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A Valuable Lesson

June 22, 2016

min read

A Valuable Lesson

The age-old question “Will I ever use what I learned in junior high algebra class?” is no longer up for debate at Thomas Jefferson Middle School in the coastal community of Port Arthur, Texas. For more than a year, eighth-grade students at Thomas Jefferson have immediately applied their mathematical knowledge as part of a new program called Engineers in the Classroom.
“It’s amazing to see those lightbulbs turn on when these kids figure out that engineering is pretty similar to what they’re doing in algebra class,” said Taunjaerina Drake, mathematics instructional coach. “These boys and girls start to realize that they can be engineers too.”
In 2015, Drake and other school administrators approached Flint Hills Resources (FHR), part of the refining industry backbone in Port Arthur. They invited the company’s engineers to help educate students about the importance of algebra in everyday life. The idea seemed logical for a company that produces building-block chemicals used to make medical devices, automotive parts, appliances and other technologies nationwide.
John Swanson, the site’s process engineering leader put the wheels in motion. “The faculty told us what they wanted, and we started developing some real-life math scenarios for the kids. One had to do with figuring out how much material to load into a gas dryer, which one of our engineers was already doing. We worked another one up to determine if it’s more cost-effective to drive a pump with a steam turbine or an electric motor. We had a few other examples as well,” said Swanson smiling fondly.

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After educating students about the roles of engineers, they challenged the class to solve the series of refining-related equations. Then the students were asked to make value-added business decisions. “When I first looked at the problems, I was like oh my goodness I’m going to have to get some assistance myself,” joked algebra teacher Linda Vincent.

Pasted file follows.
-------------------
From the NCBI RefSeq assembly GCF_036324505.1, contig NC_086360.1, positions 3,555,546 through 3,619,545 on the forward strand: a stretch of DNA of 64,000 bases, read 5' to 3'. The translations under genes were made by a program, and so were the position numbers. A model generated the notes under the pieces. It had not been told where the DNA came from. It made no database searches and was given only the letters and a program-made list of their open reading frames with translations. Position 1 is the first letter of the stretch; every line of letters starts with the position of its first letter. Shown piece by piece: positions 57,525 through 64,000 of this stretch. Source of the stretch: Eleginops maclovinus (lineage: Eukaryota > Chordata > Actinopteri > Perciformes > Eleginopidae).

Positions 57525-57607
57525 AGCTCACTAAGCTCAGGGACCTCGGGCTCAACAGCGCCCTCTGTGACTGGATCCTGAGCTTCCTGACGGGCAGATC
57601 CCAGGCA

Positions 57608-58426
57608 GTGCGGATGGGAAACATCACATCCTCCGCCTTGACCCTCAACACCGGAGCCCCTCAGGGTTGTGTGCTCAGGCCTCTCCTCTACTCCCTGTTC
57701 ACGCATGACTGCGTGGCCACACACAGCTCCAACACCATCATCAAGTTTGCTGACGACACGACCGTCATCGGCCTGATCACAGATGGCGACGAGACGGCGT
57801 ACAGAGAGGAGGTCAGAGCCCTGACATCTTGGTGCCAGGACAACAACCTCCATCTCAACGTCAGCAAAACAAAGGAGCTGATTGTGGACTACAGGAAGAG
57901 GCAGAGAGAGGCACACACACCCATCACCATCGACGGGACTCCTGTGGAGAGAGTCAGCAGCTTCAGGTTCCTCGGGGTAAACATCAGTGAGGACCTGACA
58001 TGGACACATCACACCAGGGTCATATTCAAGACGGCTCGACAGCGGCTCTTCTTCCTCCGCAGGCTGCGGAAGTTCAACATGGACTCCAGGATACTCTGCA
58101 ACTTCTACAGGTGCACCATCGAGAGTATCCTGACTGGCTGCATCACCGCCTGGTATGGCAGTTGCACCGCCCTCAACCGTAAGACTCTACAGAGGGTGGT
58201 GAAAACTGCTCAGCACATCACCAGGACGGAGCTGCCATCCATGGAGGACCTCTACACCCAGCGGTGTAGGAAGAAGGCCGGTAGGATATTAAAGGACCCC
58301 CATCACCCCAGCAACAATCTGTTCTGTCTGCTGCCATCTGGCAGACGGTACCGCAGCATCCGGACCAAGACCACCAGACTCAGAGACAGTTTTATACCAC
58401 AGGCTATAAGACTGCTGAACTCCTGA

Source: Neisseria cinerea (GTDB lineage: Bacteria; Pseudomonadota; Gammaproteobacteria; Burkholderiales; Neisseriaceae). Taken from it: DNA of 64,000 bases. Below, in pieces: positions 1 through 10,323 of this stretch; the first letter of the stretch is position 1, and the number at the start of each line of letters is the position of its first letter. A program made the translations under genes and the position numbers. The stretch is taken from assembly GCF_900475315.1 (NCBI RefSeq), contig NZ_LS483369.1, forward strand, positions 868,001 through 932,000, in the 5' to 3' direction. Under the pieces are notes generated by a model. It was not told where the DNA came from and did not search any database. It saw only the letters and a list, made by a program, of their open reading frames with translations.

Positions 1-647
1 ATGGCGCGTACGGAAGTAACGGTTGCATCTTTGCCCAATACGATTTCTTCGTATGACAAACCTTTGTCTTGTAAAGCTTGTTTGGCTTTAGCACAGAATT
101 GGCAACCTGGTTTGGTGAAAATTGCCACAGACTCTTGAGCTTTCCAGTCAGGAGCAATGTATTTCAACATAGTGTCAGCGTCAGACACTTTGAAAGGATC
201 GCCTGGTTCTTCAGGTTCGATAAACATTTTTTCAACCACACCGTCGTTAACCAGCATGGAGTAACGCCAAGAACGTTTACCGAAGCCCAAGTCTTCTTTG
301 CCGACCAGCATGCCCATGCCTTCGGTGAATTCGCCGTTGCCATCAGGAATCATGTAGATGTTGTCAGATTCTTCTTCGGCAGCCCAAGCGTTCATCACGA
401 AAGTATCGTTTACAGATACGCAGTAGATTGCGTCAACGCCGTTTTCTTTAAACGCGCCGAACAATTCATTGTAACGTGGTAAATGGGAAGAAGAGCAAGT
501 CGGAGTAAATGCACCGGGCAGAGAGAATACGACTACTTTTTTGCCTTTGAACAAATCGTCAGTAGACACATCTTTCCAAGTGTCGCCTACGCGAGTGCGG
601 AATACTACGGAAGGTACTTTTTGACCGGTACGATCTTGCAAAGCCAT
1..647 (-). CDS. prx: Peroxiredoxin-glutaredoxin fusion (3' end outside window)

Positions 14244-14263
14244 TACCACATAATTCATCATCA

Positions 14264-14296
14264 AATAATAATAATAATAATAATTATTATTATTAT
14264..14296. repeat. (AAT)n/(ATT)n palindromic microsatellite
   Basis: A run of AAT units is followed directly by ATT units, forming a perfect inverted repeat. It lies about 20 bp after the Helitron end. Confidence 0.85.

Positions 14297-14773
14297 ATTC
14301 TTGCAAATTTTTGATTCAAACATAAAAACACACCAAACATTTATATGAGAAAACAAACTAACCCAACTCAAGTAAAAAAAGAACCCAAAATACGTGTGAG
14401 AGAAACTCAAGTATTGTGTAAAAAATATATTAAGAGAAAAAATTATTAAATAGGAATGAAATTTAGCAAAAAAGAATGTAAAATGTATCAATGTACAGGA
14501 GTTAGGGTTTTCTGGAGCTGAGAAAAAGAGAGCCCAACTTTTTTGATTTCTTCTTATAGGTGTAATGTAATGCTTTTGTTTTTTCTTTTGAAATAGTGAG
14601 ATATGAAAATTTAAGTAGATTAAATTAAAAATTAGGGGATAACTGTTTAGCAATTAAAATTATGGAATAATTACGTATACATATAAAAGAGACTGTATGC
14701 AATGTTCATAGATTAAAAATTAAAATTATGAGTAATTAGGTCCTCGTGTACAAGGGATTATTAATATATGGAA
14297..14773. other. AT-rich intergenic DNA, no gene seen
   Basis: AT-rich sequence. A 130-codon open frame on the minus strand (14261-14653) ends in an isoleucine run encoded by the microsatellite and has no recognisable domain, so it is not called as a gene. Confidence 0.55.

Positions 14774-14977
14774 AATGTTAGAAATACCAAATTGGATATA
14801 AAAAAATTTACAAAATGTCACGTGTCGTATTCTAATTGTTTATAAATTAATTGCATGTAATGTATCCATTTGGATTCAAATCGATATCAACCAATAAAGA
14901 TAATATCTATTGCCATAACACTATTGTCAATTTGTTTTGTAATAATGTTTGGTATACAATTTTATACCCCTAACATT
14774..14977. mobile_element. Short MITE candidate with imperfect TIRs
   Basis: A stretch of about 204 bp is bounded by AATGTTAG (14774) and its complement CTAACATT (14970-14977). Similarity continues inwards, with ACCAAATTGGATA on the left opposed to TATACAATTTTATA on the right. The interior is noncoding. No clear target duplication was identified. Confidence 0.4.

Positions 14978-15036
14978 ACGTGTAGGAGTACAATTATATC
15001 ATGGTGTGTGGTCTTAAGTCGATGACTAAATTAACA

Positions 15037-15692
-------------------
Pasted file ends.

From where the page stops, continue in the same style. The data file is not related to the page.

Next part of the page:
Swanson and his crew went back a third time to check on progress and answer any questions. “We had really good discussions with the students. On our next visit, they presented their solutions to us, which was pretty cool,” said Swanson.
Now in its second year, Engineers in the Classroom is currently offered in three algebra classes at Thomas Jefferson Middle School. Amy Singharatsarong, aka Ms. Sing, is already impressed as a new teacher in the program. “Having a company like Flint Hills Resources that wants to give back to the community as a whole is what stands out to me the most,” said Singharatsarong. “Last month I was explaining exponential growth and decay. When the engineers visited with new problems to solve, the students were able to point out the correlation to what I’d been teaching. I’m telling you, they’re making a connection.”
A key figure in the initial launch, John Swanson has now transferred to another Flint Hills Resources facility in Houston, Texas. He is proud that the program is still growing. “Back when I was in middle school, I had no idea what I wanted to do. I didn’t know what the options were. I didn’t know what I could do. I had no clue. I never even heard of chemical engineers until I went to college. Interacting with the students in this program is a lot of fun, but the real value for me is the ability to help open the eyes of kids who don’t know what’s out there.”
Swanson’s former FHR Port Arthur colleague Brian Allison is now leading the Engineers in the Classroom effort. “Our goals are more than the objective of strengthening students’ knowledge of math,” explained Allison. “We strive to develop their critical thinking skills which they can rely on as citizens, employees and entrepreneurs.”
Still in its infancy, Engineers in the Classroom is giving students early exposure to local jobs rooted in math, creating a potential recruiting pipeline in Port Arthur. Initial success is generating talk of possible expansion to other Texas schools. One question that still remains is just how far it will multiply.